Roman Fiction and its Audience: Seriocomic Assertions of Authority
Narrative fiction and fable, as literary genres, shared an ambiguous cultural status in Rome. Roman authors of fabulae, like Phaedrus and Apuleius, as well as Roman intellectuals like Gellius and Fronto, Apuleius’ contemporaries who wrote similar forms of ‘edifying entertainment’, use comparable approaches to persuade their potentially sceptical Roman reader of the centrality of their literary efforts, only apparently advertising them as ‘marginal’, ‘low’, or ‘childish’ (neniae; aniles fabulae; nugae). Adopting comparable forms of mock self-irony, often more or less explicitly connected with the Socratic tradition, these authors invent self-conscious strategies of self-presentation, which allow them to assert Roman authority and identity in a playful way, and to prepare their Roman readers for perceptive and inquiring reading.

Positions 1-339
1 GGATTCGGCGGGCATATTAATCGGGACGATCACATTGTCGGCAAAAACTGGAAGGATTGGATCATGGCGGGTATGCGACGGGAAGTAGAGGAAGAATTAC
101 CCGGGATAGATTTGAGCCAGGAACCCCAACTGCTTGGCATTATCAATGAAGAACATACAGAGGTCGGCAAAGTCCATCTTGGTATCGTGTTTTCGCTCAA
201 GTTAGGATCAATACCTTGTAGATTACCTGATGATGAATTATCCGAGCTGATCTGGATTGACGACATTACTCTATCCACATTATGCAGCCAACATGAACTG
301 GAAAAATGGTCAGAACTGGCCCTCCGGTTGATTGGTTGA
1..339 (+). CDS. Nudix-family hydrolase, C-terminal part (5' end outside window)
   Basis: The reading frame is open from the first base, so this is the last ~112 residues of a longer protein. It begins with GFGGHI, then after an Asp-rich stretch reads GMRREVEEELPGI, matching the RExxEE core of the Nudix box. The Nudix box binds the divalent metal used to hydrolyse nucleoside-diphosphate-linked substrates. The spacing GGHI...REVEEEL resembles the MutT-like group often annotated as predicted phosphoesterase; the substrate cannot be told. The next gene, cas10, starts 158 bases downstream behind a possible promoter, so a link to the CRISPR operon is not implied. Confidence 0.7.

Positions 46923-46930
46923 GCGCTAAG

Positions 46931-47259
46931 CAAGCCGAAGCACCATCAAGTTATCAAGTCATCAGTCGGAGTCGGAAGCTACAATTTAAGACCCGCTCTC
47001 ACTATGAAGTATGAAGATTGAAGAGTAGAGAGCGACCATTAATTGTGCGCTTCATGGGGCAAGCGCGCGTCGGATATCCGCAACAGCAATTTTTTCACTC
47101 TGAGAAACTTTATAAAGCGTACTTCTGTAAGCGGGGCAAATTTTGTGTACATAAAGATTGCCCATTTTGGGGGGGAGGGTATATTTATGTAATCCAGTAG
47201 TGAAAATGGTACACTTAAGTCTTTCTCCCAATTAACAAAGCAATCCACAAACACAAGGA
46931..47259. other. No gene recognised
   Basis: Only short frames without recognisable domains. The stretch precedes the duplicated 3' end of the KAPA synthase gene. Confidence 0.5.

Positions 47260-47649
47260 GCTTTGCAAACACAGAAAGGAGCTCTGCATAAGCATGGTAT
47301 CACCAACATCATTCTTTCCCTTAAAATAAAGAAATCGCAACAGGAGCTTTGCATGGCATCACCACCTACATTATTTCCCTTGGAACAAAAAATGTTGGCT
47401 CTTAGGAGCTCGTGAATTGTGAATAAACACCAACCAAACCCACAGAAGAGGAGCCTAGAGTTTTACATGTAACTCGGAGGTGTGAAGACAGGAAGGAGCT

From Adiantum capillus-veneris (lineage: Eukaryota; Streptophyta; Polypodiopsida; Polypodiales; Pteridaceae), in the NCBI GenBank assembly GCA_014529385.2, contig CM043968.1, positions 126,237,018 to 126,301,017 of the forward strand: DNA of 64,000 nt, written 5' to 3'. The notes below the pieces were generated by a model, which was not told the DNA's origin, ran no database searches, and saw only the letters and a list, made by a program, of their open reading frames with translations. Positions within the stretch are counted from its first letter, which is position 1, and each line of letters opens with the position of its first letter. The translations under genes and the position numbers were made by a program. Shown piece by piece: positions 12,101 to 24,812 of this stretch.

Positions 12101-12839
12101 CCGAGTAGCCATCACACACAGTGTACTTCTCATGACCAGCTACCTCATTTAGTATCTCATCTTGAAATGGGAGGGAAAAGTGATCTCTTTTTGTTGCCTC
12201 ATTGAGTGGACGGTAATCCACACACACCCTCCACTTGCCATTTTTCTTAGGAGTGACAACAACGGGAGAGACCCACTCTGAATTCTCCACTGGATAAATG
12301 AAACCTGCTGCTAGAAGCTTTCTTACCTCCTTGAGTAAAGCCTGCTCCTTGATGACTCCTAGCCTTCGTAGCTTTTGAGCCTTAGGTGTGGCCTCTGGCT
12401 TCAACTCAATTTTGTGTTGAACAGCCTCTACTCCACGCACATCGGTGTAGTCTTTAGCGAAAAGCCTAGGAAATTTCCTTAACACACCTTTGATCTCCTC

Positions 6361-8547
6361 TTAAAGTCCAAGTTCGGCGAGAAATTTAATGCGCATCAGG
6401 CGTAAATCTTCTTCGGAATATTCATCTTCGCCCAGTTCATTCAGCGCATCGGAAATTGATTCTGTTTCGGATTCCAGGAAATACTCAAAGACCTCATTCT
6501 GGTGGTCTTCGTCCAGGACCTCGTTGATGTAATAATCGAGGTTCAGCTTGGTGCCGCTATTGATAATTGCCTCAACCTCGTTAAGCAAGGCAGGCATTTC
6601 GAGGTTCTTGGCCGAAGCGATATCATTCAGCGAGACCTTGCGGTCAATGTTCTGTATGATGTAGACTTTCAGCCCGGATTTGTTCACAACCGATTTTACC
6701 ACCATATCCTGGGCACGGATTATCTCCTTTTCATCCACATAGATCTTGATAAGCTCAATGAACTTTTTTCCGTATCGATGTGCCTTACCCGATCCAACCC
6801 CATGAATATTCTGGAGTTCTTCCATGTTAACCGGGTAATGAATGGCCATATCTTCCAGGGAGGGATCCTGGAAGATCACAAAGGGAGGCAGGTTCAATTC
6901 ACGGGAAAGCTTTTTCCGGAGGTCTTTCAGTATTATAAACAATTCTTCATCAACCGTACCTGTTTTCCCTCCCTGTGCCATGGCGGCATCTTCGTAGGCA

Luca Graverini is Assistant professor of Latin literature in the University of Siena at Arezzo. His publications include several papers on the ancient novel and a monograph on Apuleius (Le Metamorfosi di Apuleio. Letteratura e identità, Pisa: Pacini 2007). He is also co-author, together with Wytse Keulen and Alessandro Barchiesi, of Il romanzo antico. Forme, testi, pro-blemi (Roma: Carocci 2006).
Wytse Keulen is visiting lecturer in Latin literature at Rostock University. His commentary on Apuleius’ Metamorphoses Book I (Groningen Commentaries on Apuleius) appeared in 2007. His most recent publication is a monograph on Aulus Gellius, elucidating the Noctes Atticae in the context of Antonine literary culture and Roman intellectual traditions (Gellius the Satirist: Roman Cultural Authority in Attic Nights, Leiden: Brill 2009).